Welsh dog breeding regulations

 

The Welsh Government is due to vote on the Animal Welfare (Breeding of Dogs) (Wales) Regulations 2014 later this year. The Kennel Club believes they should be commended for being the first administration to address the issues surrounding current regulations relating to the breeding of dogs and intends to continue working with the Welsh Government to give advice and expertise in relation to the inspection of dog breeding premises.

The Kennel Club is now independently accredited by the United Kingdom Accreditation Service (UKAS) to inspect breeders as part of the Assured Breeder Scheme and as such is strongly placed to assist in the training of enforcers with regards to the inspection of breeding premises under the proposed regulations, or in undertaking inspections as a nominated inspector by a local authority as permitted within the regulations themselves.

We have previously highlighted our concerns regarding the additional work and responsibility placed on local authorities and feel that our proposals could be a real lifeline to aid already overstretched Welsh authorities.

The 1:20 Staff to Dog Ratio

Whilst the Kennel Club understands the concerns raised regarding the Government's decision to introduce a minimum staff to dog ratio of 1 full time attendant to 20 adult dogs, it believes this underlines the need to ensure that those inspecting dog breeding premises are adequately trained to assess the capabilities of those individuals caring for the dogs.

The Welsh Government has given local authorities, and the inspectors they appoint, full powers to reduce the ratio threshold if they feel this is necessary, with 1 full time member of staff to 20 adult dogs being the absolute minimum ratio set within the regulations. By assisting with inspections and the training of enforcers, the Kennel Club hopes that rather than just being a 'box-ticking' exercise, inspectors will be able to make an informed judgement as to whether individuals at different breeding premises have the skills and competence to handle varying numbers of dogs and litters of pups.

Funding and Resource Issues

As the Kennel Club has highlighted in the past, with limitations on local authority resources and funding, it is difficult to propose stronger and more prescriptive requirements for licensing dog breeding and expect effective enforcement, when even current requirements cannot be fulfilled by local authorities.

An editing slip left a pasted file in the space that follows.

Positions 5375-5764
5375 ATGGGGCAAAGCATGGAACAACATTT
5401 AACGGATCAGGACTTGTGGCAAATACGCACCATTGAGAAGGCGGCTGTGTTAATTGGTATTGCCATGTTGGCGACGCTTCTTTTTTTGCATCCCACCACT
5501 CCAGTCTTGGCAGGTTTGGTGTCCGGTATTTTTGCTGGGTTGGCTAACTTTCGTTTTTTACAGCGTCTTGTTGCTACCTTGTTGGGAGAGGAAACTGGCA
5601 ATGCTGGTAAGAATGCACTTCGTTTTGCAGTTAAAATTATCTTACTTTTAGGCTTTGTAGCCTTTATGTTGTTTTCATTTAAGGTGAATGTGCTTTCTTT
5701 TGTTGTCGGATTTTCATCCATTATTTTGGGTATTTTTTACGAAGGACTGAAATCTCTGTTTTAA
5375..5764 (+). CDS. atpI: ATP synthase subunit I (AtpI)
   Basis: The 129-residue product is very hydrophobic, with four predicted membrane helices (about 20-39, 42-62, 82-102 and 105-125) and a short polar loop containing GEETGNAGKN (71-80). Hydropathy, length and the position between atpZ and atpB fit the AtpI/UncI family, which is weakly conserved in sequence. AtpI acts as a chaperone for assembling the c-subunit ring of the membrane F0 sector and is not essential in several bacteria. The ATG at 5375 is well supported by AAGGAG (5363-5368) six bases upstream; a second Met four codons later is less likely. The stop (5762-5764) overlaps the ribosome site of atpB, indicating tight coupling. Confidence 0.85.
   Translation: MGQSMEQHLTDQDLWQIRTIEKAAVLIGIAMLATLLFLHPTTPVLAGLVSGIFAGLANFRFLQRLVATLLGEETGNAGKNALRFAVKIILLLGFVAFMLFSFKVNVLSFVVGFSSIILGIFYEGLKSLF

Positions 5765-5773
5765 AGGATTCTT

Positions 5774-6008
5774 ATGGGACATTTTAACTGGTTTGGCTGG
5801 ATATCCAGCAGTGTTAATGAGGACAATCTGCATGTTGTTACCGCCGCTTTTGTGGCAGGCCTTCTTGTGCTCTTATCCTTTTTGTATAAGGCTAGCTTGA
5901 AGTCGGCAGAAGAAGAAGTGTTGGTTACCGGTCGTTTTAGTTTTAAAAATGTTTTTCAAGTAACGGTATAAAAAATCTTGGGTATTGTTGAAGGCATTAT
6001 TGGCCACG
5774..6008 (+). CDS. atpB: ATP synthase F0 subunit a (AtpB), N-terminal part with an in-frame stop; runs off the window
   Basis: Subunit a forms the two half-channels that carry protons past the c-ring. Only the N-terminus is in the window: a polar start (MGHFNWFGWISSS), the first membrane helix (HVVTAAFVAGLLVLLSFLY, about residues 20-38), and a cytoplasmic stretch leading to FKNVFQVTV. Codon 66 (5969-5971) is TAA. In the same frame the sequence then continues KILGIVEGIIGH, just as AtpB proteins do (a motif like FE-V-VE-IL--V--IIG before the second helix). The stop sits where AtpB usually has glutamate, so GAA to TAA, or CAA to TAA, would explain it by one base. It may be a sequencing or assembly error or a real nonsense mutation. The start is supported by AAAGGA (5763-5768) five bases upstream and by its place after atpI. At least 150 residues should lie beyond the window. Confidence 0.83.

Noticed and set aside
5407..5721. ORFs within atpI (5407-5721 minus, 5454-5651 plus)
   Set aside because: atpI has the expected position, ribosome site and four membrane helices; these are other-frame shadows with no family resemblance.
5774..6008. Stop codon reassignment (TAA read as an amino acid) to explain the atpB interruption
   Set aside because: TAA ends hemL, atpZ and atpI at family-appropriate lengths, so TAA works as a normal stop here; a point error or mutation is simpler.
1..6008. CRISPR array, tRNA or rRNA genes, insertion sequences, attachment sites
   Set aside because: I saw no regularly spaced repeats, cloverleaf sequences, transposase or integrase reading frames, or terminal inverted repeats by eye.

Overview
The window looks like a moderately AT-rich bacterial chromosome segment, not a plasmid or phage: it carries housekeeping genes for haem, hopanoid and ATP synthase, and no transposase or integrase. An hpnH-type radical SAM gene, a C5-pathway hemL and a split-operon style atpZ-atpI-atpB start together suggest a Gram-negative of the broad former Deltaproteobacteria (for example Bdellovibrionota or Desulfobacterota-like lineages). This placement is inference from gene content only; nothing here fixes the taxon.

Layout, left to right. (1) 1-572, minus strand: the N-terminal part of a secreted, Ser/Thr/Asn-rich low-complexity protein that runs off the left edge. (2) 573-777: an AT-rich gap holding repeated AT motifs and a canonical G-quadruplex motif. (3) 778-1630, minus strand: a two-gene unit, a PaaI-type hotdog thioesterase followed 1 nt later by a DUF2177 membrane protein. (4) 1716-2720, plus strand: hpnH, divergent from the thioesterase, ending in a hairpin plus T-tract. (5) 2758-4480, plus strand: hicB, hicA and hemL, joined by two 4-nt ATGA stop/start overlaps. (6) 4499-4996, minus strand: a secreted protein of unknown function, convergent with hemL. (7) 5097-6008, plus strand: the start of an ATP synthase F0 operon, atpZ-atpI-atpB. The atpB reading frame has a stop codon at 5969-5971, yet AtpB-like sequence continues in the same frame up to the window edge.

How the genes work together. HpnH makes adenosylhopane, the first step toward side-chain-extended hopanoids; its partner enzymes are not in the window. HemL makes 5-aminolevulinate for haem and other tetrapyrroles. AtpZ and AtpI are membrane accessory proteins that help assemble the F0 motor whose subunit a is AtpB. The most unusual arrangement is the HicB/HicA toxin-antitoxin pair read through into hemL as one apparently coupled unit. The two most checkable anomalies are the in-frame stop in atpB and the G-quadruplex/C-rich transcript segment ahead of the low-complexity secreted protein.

The Kennel Club is therefore piloting in Wales a system under which its Assured Breeder Scheme will help to train local authority inspectors, or Kennel Club trained assessors will undertake inspections on behalf of local authorities, following the licensing criteria and guidelines.  This is currently the case with vets occasionally undertaking inspections on behalf of the local authority and this is permitted within the regulations ("inspector - means any person who has written authority from a local authority to act in matters arising under or in relation to the Act or these Regulations").

The Kennel Club believes it is well placed to undertake such inspections since they are part of our regular operations and are where our expertise lies. Kennel Club assessors have to comply with standards agreed by UKAS and undergo ongoing training.

Going Forward

A number of Assembly Members have written to their local councils highlighting the Kennel Club's offer to help. As a result the Kennel Club has received an extremely positive response and we are in the process of developing a training programme to bring local authorities up to speed in terms of enforcement and best practice in inspections. This will help to ensure the best possible enforcement and implementation of the regulations for the benefit of dog welfare.

What Can You Do?

Regardless of whether you live in Wales, make sure your local authority is aware of any unscrupulous breeders operating in your area who you may have concerns about. Breeding establishments producing 5 or more litters require a licence and must adhere to specific requirements in regards to welfare under the Breeding and Sale of Dogs Act and the Animal Welfare Act.

Most importantly, if you visit one of these sites with the intention of purchasing a puppy and have concerns - WALK AWAY! Although you may feel sorry for the dogs and want to rescue them from the conditions they are living in, continuing to finance the breeders only prolongs the problem as it proves the demand, no matter what the motive.

For more information on the do's and don'ts of buying a puppy and more information on puppy farming go to the Kennel Club's Puppy Awareness Week webpage: http://www.thekennelclub.org.uk/our-resources/kennel-club-campaigns/puppy-farming/puppy-awareness-week/

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